General Electric CEO Declines Bonus for 2008
The Fairfield, Conn.-based company, which makes everything from locomotives to household appliances, said in a filing with the Securities and Exchange Commission that Immelt will also forgo his $11.7 million long-term performance award. The actions amount to a 64 percent reduction in Immelt's cash compensation compared with a year ago.
Immelt had a bonus of $5.8 million in 2007, while his salary was maintained at $3.3 million in 2008.
"We focus most on CEO compensation to assure it reflects operating and stock performance and demonstrates our awareness of investor sentiment," General Electric said in the filing.
The company said it accepted Immelt's offer to go without the payments due to its declining stock price.
General Electric's shares have fallen 33 percent so far in 2009 and lost more than half their value last year. The stock closed at $10.81 on Tuesday, but traded as high as $59.06 in late 2000.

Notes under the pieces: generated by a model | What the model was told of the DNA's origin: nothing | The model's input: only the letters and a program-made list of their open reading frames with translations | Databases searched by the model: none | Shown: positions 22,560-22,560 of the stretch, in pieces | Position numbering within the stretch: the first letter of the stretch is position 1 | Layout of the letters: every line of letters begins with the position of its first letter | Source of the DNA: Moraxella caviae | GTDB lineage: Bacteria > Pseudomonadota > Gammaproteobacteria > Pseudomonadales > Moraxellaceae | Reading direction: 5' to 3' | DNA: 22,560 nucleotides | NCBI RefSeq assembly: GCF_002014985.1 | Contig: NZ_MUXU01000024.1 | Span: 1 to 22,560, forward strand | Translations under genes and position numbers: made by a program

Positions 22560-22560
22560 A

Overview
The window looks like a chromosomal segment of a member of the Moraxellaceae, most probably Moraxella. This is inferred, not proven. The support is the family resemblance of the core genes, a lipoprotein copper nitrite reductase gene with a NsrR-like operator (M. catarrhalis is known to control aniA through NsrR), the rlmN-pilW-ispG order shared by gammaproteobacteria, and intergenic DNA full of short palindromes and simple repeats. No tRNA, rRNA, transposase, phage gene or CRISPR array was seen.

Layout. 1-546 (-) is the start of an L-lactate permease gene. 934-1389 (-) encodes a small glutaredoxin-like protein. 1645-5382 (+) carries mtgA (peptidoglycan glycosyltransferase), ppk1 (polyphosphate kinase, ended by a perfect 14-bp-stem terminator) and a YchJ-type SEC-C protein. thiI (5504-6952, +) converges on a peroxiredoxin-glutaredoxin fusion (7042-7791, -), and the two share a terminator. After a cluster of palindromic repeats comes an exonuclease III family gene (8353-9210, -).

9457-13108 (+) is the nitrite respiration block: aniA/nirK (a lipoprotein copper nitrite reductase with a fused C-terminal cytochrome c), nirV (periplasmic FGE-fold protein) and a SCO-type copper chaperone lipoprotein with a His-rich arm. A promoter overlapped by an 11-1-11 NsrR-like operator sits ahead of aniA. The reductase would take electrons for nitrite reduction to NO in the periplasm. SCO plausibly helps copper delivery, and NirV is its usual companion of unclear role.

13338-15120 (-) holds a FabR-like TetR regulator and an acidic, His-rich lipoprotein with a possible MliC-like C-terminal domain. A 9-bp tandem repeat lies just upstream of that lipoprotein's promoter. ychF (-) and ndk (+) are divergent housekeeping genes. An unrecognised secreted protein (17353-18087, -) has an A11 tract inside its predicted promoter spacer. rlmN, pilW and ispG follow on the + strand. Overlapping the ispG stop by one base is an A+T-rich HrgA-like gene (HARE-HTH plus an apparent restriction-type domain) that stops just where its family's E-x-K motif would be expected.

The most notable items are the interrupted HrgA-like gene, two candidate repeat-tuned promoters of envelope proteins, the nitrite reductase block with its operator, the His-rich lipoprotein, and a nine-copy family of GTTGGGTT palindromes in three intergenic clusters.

Chief Financial Officer Keith Sherin and Michael Neal, chief executive of GE Capital, also received 2008 bonuses 15 percent and 25 percent below their prior-year payments, respectively.
The two executives also both declined half the amount earned under their long-term performance awards, which means a $2.6 million reduction in Sherin's payment and a $2.9 million reduction in Neal's payment.
Earlier this month General Electric said it would pay a planned 31-cent dividend to shareholders, but would evaluate dividend payments for the second half of the year.
GE plans to shrink the size of its GE Capital lending unit this year, trimming its holdings of risky debt and cutting its work force due to mounting loan losses.